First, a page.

NCPA - National Center for Policy Analysis


June 14, 2004

A study of high school graduation tests in Florida, Maryland, Massachusetts, Ohio, New Jersey and Texas found that they largely test material taught in the ninth and tenth grades, and are as not as demanding as tests in other countries.

According to the study by Achieve Inc., a nonprofit education organization:

  • The tests measured only basic material and skills that are insufficient for student success in college or in jobs that pay above the poverty level.
  • In math, the skills tested on high school exit exams in the United States are taught in middle school in many other industrialized countries.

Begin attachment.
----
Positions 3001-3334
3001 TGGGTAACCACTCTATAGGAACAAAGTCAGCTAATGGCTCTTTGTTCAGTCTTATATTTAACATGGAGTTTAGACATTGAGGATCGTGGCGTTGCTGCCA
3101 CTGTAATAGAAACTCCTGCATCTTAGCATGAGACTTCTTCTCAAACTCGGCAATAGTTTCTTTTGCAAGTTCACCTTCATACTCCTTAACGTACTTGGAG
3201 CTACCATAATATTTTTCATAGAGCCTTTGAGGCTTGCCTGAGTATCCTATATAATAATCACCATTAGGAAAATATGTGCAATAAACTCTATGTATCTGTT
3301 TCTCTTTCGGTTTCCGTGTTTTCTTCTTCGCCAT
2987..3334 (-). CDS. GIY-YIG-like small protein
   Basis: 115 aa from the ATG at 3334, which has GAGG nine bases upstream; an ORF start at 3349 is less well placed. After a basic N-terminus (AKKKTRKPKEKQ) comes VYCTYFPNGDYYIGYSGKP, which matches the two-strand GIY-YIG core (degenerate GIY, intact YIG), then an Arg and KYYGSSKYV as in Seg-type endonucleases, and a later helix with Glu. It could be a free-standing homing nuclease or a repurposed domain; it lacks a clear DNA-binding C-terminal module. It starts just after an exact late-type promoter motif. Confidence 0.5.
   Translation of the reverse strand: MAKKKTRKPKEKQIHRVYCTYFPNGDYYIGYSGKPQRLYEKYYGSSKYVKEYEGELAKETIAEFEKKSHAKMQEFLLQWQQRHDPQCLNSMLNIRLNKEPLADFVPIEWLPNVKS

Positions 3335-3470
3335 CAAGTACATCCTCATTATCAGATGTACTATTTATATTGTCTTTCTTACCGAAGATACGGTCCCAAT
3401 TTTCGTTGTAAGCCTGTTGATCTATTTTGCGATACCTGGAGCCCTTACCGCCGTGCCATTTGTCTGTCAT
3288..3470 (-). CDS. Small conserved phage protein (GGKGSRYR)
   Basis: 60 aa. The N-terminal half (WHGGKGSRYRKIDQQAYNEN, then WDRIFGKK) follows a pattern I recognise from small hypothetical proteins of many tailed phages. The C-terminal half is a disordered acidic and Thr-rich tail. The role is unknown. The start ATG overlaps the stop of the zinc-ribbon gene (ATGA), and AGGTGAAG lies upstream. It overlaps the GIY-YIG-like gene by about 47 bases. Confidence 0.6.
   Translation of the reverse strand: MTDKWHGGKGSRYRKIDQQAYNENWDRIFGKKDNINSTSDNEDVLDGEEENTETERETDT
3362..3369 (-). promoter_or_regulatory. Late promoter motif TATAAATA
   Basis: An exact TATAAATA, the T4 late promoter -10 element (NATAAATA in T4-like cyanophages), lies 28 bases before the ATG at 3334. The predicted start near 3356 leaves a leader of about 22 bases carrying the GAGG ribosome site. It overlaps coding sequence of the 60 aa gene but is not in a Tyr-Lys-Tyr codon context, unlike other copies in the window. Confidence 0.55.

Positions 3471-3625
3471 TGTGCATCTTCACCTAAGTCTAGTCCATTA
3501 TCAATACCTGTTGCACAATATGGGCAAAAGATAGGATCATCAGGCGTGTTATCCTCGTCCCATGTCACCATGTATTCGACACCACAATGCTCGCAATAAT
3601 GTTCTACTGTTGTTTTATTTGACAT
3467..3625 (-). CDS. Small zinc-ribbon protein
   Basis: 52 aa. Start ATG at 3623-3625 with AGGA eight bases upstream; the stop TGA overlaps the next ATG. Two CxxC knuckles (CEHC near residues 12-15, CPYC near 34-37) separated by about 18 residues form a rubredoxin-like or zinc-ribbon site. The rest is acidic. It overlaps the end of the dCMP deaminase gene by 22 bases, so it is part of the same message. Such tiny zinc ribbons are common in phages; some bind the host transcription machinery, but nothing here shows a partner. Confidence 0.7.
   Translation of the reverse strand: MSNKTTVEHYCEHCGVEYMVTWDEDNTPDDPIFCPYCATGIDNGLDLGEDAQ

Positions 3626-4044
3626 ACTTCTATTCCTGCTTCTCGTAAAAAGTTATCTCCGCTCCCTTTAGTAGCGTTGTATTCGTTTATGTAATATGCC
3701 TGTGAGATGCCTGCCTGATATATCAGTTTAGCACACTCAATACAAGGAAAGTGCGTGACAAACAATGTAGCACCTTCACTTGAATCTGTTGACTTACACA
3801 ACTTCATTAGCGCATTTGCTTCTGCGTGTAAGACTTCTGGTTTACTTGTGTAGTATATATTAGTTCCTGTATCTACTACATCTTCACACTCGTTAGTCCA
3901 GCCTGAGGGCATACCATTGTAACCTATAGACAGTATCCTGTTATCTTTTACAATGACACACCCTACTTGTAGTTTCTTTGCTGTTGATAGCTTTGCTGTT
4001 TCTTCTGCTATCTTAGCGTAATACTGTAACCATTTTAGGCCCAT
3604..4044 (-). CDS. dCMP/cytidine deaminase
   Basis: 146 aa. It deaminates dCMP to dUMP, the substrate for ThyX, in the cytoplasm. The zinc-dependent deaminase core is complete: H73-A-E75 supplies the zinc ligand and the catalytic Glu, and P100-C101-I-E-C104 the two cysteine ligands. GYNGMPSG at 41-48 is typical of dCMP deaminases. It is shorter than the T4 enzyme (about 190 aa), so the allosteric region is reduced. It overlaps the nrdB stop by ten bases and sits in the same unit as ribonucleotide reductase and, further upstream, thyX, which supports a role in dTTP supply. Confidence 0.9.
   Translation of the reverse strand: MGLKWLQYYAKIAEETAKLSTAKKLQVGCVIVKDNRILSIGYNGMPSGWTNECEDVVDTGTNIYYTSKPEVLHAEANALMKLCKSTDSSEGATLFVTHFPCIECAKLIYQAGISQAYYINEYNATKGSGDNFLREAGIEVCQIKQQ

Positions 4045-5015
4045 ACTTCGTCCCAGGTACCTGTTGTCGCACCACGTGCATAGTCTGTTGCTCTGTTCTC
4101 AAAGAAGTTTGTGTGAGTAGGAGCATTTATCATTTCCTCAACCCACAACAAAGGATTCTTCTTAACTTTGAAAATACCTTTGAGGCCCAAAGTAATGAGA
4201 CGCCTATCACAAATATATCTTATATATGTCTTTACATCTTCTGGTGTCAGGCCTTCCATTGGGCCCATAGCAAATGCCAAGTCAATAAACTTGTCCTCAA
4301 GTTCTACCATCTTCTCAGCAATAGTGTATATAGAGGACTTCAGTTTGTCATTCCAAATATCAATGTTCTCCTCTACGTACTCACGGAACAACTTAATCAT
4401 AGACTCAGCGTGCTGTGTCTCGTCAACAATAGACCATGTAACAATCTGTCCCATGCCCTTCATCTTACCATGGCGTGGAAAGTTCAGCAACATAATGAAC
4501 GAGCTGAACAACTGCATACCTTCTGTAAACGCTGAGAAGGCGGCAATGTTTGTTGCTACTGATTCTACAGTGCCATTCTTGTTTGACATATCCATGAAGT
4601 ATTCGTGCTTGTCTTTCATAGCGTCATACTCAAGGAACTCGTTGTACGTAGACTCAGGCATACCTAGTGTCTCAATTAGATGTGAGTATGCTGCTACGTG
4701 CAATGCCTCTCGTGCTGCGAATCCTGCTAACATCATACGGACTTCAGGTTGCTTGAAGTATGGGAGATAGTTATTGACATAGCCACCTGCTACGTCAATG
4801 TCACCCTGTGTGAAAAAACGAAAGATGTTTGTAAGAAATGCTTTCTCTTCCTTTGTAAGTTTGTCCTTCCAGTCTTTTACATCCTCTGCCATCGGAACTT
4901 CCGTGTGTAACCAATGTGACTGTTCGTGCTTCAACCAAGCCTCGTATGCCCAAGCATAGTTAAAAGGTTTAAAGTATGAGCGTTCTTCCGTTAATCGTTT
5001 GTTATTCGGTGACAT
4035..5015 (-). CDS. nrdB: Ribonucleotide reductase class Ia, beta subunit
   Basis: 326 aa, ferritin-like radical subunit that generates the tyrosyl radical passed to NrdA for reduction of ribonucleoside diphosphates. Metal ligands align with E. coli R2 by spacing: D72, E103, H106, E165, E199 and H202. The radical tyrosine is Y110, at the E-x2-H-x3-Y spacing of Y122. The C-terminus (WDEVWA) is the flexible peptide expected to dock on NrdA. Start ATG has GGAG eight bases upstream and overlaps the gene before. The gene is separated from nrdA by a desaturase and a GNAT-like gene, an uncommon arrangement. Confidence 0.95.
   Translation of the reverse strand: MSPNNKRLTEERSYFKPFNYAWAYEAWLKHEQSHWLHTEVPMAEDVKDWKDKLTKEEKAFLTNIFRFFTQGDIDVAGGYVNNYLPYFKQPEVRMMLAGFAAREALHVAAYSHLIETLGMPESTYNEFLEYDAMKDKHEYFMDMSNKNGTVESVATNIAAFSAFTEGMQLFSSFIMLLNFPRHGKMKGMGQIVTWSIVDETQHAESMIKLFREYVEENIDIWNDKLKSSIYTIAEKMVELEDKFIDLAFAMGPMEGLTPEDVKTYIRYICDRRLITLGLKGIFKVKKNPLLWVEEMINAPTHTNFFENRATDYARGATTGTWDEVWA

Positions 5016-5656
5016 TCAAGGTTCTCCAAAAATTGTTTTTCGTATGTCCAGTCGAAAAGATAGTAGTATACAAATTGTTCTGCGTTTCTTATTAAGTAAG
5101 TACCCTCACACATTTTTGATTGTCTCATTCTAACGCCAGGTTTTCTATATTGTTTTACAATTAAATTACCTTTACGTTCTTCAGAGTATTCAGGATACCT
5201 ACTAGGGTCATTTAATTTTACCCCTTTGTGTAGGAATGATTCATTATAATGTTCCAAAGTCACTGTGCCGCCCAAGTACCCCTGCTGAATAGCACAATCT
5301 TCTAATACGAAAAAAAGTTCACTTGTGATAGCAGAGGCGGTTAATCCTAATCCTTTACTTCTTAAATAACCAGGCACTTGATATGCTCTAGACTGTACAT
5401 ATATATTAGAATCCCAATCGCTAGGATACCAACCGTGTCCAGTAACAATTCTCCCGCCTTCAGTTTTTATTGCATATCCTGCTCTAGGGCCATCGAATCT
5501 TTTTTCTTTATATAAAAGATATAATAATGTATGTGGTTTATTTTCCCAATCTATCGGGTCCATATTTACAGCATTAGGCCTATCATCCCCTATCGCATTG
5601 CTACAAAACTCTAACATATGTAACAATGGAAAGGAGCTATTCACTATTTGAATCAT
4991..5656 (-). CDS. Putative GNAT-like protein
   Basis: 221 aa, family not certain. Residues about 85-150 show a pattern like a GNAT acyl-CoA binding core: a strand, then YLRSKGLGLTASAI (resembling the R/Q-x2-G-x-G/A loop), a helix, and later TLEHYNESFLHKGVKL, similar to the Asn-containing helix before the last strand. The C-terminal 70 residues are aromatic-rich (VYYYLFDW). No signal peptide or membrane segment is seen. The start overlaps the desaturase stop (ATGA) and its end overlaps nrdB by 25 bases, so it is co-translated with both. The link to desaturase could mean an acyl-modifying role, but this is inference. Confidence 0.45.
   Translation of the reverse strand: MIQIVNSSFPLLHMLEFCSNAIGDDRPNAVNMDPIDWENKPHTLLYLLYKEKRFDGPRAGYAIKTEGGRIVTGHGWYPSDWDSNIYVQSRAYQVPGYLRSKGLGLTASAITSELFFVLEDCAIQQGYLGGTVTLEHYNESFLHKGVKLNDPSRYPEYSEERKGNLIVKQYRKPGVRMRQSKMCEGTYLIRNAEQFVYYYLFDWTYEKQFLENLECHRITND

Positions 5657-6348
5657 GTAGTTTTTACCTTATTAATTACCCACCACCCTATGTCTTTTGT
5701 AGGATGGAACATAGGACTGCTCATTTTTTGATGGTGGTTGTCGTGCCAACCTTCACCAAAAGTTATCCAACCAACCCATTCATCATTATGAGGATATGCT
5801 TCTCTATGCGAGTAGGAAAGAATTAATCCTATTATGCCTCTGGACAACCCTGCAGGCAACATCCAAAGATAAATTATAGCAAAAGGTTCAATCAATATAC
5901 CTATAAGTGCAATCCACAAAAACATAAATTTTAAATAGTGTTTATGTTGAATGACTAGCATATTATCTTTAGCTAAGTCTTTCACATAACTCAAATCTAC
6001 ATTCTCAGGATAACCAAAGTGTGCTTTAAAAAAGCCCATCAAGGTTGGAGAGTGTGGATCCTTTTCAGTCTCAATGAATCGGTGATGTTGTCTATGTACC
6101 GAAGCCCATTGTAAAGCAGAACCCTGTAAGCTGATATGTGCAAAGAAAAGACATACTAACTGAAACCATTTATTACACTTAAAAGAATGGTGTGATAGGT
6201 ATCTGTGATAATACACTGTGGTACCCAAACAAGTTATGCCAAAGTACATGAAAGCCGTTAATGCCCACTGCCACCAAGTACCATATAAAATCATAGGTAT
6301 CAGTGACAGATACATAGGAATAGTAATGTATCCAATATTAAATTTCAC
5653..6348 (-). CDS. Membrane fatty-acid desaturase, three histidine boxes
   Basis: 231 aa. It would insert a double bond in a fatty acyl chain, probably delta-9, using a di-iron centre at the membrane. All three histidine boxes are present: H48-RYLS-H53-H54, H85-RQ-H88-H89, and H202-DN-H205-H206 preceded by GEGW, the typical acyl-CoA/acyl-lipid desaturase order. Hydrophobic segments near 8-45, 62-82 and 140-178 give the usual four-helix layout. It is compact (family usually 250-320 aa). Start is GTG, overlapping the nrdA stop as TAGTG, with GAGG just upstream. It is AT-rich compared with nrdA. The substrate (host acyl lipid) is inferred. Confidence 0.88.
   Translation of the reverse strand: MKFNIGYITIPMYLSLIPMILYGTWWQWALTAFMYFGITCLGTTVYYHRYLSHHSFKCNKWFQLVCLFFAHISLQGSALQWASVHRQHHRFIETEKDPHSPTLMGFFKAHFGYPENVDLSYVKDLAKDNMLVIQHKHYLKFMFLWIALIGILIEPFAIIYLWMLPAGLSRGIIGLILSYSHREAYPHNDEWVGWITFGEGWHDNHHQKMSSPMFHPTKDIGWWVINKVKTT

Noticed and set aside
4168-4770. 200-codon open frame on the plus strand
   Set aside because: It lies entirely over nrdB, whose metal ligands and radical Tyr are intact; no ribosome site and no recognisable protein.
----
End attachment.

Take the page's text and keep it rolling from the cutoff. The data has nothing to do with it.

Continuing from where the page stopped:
• Exit exams won't be effective until the material tested is that which is actually taught in the classroom during the latter years of high school.

In Arizona, 84 percent of students who took the high school exit exam failed; the state continues to give the exams but has postponed making them a requirement for graduation until 2006.

Critics of high school exit exams say that one-size-fits-all tests aren't realistic for many schools, and that they're inherently biased. "All judgments about where to set the bar, where the cutoffs should be, and how much students should learn at any grade level are inherently subjective and political," says Bob Schaeffer of the National Center for Fair and Open Testing.

Source: Diana Jean Schemo, "Study Finds Senior Exams Are Too Basic," New York Times, June 10, 2004.


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